The operation Al-Fajr comprised of five stages, the first one, preparation and shaping, was to confuse the enemy as concerns the time and place of the action. The coalition forces utilized the information operations and IO to drive a wedge between the opponent army and the local populace. The outcome of the stage was about 80% of the civilians vacating the city at the request by the American troops before the onset of the war.
Dr. Knarr and Major Castro state that, during the second phase, Enhanced Shaping, Fallujah was in isolation on the D-Day through the electronic attack and dynamic cordon to the southeast (by 2BCT of the 1st Cav. Division). Also, it was via securing the bridges on the west, joint fires, the peninsula assault, and seizure of the Fallujah Hospital.
The third phase of the assault, Decisive Offensive Operations, was mainly through RCT-1 and TF 2-7 in the west to penetrate and secure the Jolan District. The stage began with an artillery barrage to prepare the northwestern city for assault, and in the East, RCT-7 seized Hydrah Mosque, the government center, and even secured the main supply routes.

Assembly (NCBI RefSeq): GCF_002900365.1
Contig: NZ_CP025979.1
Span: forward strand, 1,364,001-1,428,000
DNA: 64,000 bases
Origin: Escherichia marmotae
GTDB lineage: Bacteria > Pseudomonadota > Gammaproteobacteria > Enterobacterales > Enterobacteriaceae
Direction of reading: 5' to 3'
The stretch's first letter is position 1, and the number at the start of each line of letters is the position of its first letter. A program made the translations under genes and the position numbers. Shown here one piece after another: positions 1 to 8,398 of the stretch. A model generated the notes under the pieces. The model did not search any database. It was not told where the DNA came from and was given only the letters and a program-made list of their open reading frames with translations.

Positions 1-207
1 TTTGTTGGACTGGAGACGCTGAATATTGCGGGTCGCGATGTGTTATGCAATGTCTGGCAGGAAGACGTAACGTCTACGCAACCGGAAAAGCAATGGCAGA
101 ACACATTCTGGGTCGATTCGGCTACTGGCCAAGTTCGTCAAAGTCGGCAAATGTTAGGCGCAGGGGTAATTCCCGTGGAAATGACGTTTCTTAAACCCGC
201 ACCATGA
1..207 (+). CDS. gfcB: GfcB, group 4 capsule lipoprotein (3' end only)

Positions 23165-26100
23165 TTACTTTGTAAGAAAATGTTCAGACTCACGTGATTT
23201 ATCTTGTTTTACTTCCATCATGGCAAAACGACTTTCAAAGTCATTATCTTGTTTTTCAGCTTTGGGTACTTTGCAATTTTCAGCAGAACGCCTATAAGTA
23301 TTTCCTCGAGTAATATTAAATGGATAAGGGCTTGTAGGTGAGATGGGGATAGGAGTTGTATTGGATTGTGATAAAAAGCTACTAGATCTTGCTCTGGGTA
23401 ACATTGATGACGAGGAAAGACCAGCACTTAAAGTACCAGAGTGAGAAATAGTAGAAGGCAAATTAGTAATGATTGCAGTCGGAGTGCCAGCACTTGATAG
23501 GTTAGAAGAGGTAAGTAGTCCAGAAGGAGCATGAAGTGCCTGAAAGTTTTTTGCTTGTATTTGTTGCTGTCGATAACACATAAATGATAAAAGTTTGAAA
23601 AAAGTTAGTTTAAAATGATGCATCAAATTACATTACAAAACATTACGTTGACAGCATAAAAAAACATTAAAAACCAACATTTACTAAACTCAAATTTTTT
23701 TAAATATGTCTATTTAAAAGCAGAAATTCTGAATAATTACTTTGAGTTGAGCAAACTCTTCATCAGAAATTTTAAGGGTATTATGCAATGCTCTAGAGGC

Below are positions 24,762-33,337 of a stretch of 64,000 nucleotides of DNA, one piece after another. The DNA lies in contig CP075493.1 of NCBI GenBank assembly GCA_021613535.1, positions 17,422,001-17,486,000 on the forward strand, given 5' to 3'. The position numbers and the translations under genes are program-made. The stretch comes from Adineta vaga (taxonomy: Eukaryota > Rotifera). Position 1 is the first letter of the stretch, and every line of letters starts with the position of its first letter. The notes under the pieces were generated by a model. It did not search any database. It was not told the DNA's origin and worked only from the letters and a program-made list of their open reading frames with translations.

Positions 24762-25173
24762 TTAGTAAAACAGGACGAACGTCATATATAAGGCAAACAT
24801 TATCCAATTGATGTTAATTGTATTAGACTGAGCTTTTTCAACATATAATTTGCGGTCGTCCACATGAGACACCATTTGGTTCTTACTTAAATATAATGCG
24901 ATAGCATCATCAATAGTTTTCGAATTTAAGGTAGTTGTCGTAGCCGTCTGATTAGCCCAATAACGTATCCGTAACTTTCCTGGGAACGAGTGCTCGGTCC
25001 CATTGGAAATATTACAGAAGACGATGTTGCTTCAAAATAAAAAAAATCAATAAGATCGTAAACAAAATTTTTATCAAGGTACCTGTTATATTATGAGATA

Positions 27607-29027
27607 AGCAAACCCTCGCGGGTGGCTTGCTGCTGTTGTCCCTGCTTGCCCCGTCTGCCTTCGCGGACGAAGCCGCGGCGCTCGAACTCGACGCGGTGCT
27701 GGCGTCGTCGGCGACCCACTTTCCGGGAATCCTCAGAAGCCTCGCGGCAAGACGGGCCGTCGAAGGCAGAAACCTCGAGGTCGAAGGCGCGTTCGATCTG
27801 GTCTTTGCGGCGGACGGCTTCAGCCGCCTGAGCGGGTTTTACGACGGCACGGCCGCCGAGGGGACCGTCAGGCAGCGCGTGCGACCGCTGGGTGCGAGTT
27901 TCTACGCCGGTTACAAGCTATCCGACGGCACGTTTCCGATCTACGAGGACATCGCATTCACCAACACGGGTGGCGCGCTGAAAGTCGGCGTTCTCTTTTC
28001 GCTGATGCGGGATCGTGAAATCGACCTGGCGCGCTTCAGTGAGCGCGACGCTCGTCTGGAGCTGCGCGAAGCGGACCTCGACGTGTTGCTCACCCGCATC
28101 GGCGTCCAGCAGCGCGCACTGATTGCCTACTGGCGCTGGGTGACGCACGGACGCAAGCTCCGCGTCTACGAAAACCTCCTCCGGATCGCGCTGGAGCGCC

Transition, which was the fourth phase of the operation, instigated upon the clearing of most of the insurgents from Fallujah. The period transitions back to the Iraqis and the inhabitants as the U.S Army stayed back to assist in the rebuilding of the city. According to Dr. Knarr and Major Castro, on the 9th of December, Allawi pronounced the opening of Fallujah for resettlement by 23rd of December. The final phase, Transfer of Control, happened two years later when, after restoring the local security and government services, the Iraqi army handed over the city.
The Significance of the Action
Information Operations was a significant component in the entire process, and during the first battle, the revolutionaries utilized propaganda to win the affection of the populace; something that never transpired in the second combat. The Marine Commanders together with the Prime Minister held a daily brief addressing the progress of the operation and association between the Coalition and the Iraqi Forces.
As regards firing and targeting, there was a problem with the allocation of assets, for instance, there was no planning for the fires on the breach for RCT-7 AND TF 2-2 as the units lacked a PACE plan for the fires echelon. Indeed, the allocation of the majority of the assets was on the main effort whereas the supporting effort had almost none.